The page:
af&co./Carbonate Release 15th Edition of Their Annual Hospitality Trends Report

A sample of the trending food items for 2023 include (L-R): Hartley Kitchen & Cocktails (Atlanta, GA) Chicken Fried Mushrooms with house-made ranch dressing (photo: credit Kimpton Hotels & Restaurants); Baonanas (New York, NY) offers Ube Banana Pudding (photo, credit Paolo Salud); Lasita (Los Angeles) a Filipino rotisserie and natural wine bar was called one of the Top 50 New Restaurants in America by Bon Appetit (photo, credit: Jakob Layman); Ilé (Los Angeles, CA) is a pop-up offering a 4-course $120, or 9-course $250 Nigerian meals two days a week (photo Ilé’s Jollof Rice, credit: Katie Jones); and Hazie’s (San Francisco, CA) Go Ask Her with tequila, orgeat, strawberry syrup, lime, and agave serves 4-5 and is presented in a stunning clear etched dispenser (photo, credit: Hardy Wilson)

Leith Steel, Head of Insights at Carbonate, shares the 2023 Hospitality Trends:

This year marks the 15th anniversary of the annual af&co. and Carbonate Hospitality Trends Report. Our first was published in 2008—the year after the iPhone was released. At the time we couldn’t have imagined all the ways this would impact how people would find and engage with restaurants. 

The last 15 years have been a time of massive change for the industry, driven by both internal and external factors ranging from new technologies, to the vegan movement, to “me too,” and the global pandemic. These, coupled with inflation, labor challenges, supply chain disruptions, and the desire to create more inclusive and supportive workplaces, continue to shift the way the industry operates. 

As we enter 2023, technology is more important than ever, vegetarian and plant-based menu items are a must, foods once considered foreign are familiar, and guests are more discerning than ever—holding everyone accountable beyond just the food on the plate or service at the table.   

Read on to see some of our top trends for 2023, or download the full report

Hottest Dish of the Year: Maitake Mushrooms

Creative chefs looking for meaty alternatives to actual meat have long favored mushrooms—and maitakes are the new “it” varietal, taking the place of yesteryear’s grilled portobellos. Often served roasted or fried, the craggly surface makes for an explosion of texture, while also capturing any bit of flavorful sauce or dressing. 

Cuisine of the Year: Filipino

Over the last decade, Filipino food has gained increased recognition. Popular pop-ups have become multi-store brick & mortars; Filipino chefs have won international awards or become YouTube stars; Filipino mash-ups have attracted large audiences; and Filipino-based Jollibee Foods Corporation is launching 300 stores across the U.S.

Dessert of the Year: Baked Alaska

Thanks to its tableside theatrics and show stopping presentation, the classic Baked Alaska is back in full force. Modern iterations may be super-sized to share, flamed tableside, or deconstructed.

*Mid-City Restaurant (Cincinnati, OH) offers a seasonally changing inexpensive Baked Alaska 

Drink of the Year: The New Seafood Cocktail

In the 80s and 90s popular cocktails tended toward sweet; in the early aughts bitter was big; now briny is back in style. We’re not just talking about dirty martinis, but the newly branded “coastal” cocktails that embrace oceanic flavors and ingredients, often with an eye-catching edible garnish.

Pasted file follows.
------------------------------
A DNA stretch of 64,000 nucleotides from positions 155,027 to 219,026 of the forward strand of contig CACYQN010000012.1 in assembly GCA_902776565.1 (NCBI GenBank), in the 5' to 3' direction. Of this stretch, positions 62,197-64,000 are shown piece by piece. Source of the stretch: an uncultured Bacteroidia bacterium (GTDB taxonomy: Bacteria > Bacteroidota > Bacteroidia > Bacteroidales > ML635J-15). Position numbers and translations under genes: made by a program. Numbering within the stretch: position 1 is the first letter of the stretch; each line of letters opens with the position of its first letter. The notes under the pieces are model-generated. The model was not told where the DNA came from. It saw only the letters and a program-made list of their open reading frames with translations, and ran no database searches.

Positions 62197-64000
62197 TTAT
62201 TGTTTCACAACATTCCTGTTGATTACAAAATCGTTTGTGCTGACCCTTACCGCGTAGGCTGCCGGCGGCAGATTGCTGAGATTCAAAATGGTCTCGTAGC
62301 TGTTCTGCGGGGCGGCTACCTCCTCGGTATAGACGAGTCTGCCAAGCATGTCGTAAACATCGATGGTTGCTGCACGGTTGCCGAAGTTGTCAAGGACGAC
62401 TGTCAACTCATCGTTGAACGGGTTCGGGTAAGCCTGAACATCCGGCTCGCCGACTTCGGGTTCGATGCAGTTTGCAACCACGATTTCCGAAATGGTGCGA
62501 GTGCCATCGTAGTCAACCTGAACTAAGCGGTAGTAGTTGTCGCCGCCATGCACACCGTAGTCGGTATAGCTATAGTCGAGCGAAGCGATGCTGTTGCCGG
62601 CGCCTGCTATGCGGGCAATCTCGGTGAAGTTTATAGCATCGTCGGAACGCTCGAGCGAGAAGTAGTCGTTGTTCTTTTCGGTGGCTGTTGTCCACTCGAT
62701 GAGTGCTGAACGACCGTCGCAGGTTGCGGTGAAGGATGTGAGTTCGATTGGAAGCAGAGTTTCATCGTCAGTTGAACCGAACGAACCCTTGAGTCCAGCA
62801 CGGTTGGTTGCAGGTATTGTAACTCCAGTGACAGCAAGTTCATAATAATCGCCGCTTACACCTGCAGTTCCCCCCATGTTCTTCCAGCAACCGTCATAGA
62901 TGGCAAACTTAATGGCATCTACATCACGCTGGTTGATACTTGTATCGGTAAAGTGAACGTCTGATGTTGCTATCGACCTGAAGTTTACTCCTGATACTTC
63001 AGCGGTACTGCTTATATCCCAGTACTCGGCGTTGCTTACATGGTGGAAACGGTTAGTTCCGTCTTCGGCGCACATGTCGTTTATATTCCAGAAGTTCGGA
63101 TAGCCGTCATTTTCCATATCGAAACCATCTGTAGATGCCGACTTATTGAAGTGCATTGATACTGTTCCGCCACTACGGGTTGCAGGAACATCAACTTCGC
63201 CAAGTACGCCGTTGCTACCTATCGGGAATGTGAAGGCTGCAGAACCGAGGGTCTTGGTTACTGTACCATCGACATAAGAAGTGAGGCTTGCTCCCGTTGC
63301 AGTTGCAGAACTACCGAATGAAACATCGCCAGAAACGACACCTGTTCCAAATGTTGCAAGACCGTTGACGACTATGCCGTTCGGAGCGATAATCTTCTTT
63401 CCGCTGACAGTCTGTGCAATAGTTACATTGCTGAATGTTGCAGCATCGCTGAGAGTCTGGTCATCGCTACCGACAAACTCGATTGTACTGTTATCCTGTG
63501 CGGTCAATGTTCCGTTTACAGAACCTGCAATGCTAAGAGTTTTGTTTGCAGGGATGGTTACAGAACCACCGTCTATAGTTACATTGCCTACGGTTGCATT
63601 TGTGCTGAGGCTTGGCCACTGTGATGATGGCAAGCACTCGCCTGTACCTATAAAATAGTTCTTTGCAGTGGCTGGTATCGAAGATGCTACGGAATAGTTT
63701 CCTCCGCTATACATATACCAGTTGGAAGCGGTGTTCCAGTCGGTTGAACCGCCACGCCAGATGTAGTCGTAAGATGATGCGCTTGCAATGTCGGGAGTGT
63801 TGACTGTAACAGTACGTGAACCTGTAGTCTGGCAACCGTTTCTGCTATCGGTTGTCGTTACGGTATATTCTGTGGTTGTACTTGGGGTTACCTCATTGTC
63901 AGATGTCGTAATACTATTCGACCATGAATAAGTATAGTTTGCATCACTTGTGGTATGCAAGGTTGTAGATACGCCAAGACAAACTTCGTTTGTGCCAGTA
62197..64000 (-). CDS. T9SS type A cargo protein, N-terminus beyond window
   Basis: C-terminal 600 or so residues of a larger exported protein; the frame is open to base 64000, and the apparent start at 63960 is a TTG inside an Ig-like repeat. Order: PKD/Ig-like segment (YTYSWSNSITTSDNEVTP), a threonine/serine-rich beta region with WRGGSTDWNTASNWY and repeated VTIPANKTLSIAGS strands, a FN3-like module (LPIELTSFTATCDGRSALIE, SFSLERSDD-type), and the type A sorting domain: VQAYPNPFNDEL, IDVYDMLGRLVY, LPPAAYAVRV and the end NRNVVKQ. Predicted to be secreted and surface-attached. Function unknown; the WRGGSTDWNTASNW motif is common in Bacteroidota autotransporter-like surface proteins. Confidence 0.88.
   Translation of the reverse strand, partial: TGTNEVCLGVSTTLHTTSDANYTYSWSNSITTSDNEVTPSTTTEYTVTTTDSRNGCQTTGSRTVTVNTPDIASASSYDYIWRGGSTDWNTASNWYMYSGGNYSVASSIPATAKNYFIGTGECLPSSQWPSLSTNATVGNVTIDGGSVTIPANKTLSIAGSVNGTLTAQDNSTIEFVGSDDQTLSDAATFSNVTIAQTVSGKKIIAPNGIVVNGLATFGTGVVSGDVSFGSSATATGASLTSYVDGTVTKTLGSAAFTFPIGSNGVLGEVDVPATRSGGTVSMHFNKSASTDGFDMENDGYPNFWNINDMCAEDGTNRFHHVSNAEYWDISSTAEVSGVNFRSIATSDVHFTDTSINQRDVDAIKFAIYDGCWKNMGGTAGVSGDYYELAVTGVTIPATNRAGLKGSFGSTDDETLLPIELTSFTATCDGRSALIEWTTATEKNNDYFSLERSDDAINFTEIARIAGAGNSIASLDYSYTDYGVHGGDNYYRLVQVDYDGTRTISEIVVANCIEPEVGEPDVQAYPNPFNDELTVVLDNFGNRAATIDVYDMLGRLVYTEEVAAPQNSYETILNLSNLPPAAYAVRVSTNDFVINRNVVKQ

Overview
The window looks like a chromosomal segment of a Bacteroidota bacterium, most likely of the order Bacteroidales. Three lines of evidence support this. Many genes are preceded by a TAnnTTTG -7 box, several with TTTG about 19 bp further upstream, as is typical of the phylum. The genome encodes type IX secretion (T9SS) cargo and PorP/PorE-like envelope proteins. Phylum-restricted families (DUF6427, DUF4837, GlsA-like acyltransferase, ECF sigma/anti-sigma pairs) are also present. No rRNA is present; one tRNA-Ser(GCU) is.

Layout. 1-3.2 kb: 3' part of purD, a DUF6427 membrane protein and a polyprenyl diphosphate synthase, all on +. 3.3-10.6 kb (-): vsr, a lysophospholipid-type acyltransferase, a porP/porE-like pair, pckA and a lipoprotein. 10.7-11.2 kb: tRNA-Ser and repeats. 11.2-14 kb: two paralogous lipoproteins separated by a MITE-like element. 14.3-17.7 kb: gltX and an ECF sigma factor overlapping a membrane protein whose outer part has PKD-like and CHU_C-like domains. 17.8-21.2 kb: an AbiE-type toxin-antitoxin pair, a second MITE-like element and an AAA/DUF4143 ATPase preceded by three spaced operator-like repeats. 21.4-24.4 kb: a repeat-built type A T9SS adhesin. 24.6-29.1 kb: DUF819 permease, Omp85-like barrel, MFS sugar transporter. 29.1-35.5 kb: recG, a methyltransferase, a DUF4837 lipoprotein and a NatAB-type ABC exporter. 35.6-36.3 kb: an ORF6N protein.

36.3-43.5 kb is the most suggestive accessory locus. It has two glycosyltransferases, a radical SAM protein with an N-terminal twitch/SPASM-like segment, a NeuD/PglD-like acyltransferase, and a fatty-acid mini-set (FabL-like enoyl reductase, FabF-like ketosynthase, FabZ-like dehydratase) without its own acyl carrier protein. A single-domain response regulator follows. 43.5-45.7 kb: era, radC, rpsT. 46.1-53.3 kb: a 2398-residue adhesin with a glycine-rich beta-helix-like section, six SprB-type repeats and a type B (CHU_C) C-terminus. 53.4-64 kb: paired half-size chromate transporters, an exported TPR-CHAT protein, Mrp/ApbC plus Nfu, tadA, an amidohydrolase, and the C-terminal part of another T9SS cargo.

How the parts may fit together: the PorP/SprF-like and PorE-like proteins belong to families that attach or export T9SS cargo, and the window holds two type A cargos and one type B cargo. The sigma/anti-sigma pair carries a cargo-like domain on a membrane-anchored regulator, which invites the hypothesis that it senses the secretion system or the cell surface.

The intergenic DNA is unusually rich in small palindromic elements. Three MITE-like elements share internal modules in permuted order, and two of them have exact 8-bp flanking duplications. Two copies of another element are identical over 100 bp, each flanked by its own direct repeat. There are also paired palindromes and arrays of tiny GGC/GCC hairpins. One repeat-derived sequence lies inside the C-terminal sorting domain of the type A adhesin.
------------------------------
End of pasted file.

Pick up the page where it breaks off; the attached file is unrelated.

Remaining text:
*Bluestem Restaurant & Market’s (San Francisco, CA) “Cioppino” cocktail includes salted tomato water, tequila, lime, citrus, serrano chili and clam juice 

Ube is Ubiquitous

Popularized in large part due to Filipino desserts, such as Halo Halo or bubble tea, fans love the pleasant sweet flavor and bright, eye-catching hue. The vibrant purple color has propelled this ingredient’s popularity on Instagram. Don’t limit it to Asian flavors or preparations—consider ube a purple version of a Southern sweet potato. 

Two Digit Tasting Menus

Distinctly different from the largely European, white-tablecloth versions more commonly known, the format allows chefs to express their creativity and to menu plan more accurately, controlling costs of both food and labor. Consumers love the unique opportunity to experience the breadth of a chef’s creativity—for a fraction of the price. 

*Lengua Madre (New Orleans, LA) offers a five-course tasting menu for $70, rooted in traditional Mexican cuisine

Nigerian Food Pops Up

Nigerian food is gaining prominence and prestige. Incredibly rich and varied, it often features rice, legumes, soups, and stews layered with aromatic spices and chilis. Signatures include Jollof Rice prepared with tomato, onion, spices, and fiery-hot scotch bonnet chilis; or Suya, seasoned, grilled meat skewers. Some Nigerian chefs are using fine-dining, dinner-party style meals as an educational opportunity to teach others about their culture; others are presenting Nigerian foods in novel ways such as tucked into tacos, or stuffed into soup dumplings. 

Cocktails for a Crowd

There has been an exuberant return to the conviviality of shared large-format cocktails, as people throng together looking for some fun and personal connection. But don’t expect the pitchers or scorpion bowls of the past—hip and happening cocktail bars are introducing new, aesthetically pleasing and interactive ways for people to share a spirited drink. 

Salted Egg Yolk: The Next Pumpkin Spice

Thanks in part to the rise of bubble tea and Vietnamese coffee, another Asian favorite has started to cross over to mainstream America—salted egg yolk drinks. The rich custardy flavor is backed by umami notes, creating something that is sweet, savory, and a bit elusive, drawing you back for more. Torani called Salted Egg Yolk the “Flavor of the Year” so expect to see it coming to your local coffee shop soon. 

Source link

You may also like...

Leave a Reply

Your email address will not be published. Required fields are marked *